1. Thinking About Public Intellectuals: Harvard is hosting a conference on public intellectuals next month with the theme “Speaking Truth to Power.” In the late afternoon on the first day is a symposium that looks to be a future-oriented reprise of our USIH Wingspread panel from last November. Otherwise, the program looks excellent.
2. A Useful Derrida? Or should I say a Derrida that might become useful to historians? Andrew Dunstall, a USIH 2.0 participant last fall, wonders about a new, materialist approach–a retranslation, if you will—to reading Derrida’s writing and thinking.
3. The Meaning of the Tea Party: About a week ago David Brooks the amateur political-intellectual historian (again) paralleled the Tea Party to the New Left of the 1960s. (Aside: I agree with his observation about both ~not~ being conservative movements.) Brooks’ column came on the heels of a Michael Lind article in Salon the week before where Lind called Glenn Beck the new Abbie Hoffman. A few days after Brooks’ piece, Todd Gitlin refuted him in a post at Talking Points Memo. I don’t have a dog in this fight because I have no stake in protecting either the Tea Party or the reputation of the sixties New Left. Still, it’s an interesting intellectual history discussion because it speaks to how we define both ideology (e.g. paranoia), anti-intellectualism (e.g. paranoia again, radical anti-statism), and atavism as a historiographical causal issue (cyclical-ness).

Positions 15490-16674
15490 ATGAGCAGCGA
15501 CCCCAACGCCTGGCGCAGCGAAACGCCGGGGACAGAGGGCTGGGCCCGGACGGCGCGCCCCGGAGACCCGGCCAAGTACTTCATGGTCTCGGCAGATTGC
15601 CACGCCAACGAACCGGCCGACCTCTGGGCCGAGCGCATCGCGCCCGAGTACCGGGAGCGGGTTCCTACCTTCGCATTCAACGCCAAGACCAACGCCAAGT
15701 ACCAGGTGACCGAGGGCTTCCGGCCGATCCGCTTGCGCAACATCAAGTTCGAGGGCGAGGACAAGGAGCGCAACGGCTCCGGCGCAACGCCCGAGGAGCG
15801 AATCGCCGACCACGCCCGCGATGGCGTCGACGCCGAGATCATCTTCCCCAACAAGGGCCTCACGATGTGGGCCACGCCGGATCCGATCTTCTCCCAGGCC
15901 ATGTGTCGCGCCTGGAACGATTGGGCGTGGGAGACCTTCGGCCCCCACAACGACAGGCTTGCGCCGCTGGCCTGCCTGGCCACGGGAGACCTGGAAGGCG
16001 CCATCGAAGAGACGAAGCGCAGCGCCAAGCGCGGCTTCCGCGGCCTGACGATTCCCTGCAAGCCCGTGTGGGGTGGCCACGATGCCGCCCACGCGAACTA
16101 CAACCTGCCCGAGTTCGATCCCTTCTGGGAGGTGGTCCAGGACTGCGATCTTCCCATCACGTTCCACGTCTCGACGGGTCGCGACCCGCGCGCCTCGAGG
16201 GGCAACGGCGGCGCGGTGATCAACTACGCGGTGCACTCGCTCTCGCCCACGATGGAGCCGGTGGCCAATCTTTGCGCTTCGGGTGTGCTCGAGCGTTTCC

4. A New Lead-Off Hitter for Grad School Historiography Courses? All intellectual historians love reading about historiography (right?). With that in mind, Adam Arenson makes the case, at Making History Podcast: The Blog, that Allan Megill’s Historical Knowledge, Historical Error (U of C Press, 2007) should replace Peter Novick’s That Noble Dream. Discuss. …In the meantime, it looks like I have yet another book to add to my infinitely expanding reading list.
5. Off-Topic: It looks like expectations for “treatment” by the nursing profession in Amsterdam are on the rise. Boy oh boy. – TL